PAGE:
EU to Enhance Nuclear Safety
From New Europe
By Elena Ralli
EU nuclear power plants are safe, however, a series of improvements have to take place in order to ensure even greater protection from extreme natural events. Following the accident in the Fukushima nuclear power plant in Japan on March 11, 2011, the EU decided to reassess the level of nuclear safety in all nuclear power plants in the EU. The results were overall positive, but all 14 Member States with nuclear power plants and Switzerland have prepared national action plans to strengthen safety.
The stress tests for the nuclear power plants consisted of three phases. These included a self-assessment, two national regulators evaluating the self-assessments and drafting country reports and finally, multinational teams organized by ENSREG, the group of national safety authorities of all 27 Member States, analyzing these reports. In addition, the peer review teams have visited nuclear power plant sites in 17 countries (all 14 EU countries with operating nuclear power plants, Lithuania with a plant under decommissioning, plus Ukraine and Switzerland).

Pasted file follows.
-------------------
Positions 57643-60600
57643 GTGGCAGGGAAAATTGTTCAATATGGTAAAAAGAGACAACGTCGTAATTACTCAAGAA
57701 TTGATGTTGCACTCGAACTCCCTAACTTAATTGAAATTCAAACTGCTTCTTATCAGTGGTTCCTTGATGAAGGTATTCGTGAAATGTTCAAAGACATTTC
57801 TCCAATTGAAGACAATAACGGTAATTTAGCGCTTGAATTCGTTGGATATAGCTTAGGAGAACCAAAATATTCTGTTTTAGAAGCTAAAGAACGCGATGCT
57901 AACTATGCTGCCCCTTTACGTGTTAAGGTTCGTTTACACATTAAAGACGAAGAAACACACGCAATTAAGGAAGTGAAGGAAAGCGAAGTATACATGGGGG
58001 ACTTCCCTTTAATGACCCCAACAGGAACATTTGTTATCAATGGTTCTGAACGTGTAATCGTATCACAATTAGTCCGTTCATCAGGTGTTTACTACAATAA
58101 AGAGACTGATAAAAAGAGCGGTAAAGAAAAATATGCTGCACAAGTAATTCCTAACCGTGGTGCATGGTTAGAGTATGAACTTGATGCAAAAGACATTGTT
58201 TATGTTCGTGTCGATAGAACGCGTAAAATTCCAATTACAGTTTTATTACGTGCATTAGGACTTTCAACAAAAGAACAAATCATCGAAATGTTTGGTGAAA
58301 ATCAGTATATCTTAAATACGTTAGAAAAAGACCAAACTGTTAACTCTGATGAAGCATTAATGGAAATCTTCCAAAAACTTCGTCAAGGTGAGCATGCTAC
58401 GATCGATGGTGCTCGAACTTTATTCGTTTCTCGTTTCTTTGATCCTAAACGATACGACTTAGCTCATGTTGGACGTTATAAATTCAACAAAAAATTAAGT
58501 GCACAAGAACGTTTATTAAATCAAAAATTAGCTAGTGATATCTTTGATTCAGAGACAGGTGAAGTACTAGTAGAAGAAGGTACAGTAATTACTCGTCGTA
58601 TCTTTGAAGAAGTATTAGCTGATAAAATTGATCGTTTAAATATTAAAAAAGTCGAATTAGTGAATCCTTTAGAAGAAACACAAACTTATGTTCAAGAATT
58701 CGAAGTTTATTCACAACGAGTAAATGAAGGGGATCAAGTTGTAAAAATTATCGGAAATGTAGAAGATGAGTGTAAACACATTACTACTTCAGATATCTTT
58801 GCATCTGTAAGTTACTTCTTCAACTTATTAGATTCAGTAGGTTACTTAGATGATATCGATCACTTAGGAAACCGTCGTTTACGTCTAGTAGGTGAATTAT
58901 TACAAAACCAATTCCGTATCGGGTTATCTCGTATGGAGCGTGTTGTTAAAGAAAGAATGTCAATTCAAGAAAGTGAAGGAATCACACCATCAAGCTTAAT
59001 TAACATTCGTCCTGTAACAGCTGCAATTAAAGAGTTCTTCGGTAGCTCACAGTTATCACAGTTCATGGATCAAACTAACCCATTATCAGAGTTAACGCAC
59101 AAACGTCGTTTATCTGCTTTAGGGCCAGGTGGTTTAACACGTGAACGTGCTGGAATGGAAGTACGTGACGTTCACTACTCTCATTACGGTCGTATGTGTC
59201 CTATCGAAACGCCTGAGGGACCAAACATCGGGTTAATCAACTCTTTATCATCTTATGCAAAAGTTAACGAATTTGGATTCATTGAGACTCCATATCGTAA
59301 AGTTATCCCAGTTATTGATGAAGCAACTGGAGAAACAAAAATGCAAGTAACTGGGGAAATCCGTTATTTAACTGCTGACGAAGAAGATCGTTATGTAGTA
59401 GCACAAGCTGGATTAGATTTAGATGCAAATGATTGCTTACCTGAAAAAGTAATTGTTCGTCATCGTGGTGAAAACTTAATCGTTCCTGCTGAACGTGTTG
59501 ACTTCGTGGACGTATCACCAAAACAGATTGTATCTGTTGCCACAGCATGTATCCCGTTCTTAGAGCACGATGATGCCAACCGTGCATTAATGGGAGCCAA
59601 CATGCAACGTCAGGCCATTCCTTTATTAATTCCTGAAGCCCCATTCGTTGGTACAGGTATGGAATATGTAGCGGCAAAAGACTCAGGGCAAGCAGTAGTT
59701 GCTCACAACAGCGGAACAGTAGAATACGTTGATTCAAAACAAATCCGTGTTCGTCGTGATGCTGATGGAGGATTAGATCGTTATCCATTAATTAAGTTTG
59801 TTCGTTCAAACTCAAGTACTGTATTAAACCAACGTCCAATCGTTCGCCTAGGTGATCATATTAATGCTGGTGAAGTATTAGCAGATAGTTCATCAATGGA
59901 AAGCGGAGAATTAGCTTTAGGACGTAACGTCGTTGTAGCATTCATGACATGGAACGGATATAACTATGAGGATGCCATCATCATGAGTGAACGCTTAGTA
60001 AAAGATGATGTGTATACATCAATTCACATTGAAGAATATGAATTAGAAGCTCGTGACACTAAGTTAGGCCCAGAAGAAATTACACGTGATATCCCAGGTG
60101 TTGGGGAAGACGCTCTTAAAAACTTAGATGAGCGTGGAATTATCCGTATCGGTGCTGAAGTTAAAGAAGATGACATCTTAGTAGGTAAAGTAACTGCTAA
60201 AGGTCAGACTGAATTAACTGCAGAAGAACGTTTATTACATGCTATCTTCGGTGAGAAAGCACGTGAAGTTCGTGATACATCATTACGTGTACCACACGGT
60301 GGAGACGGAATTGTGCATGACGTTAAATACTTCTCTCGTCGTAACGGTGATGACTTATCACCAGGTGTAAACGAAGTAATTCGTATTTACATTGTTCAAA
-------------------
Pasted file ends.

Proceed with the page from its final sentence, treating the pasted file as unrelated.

Improvements have already started in several Member States and deal with mechanisms to cope with natural disasters such as earthquakes, fires, extreme weather phenomena, floods etc. These measures could cost up to €200 million per reactor unit. As there are 132 nuclear reactors in the EU, the overall cost of improvements could mount up to €25 billion. The European Commission and ENSREG will review the status of the implementation of the recommendations by June 2014.
Moreover, the Commission intends to propose a revised Nuclear Safety Directive and it has also launched a study to identify possible gaps and develop proposals for improvements regarding nuclear safety in all Member States.
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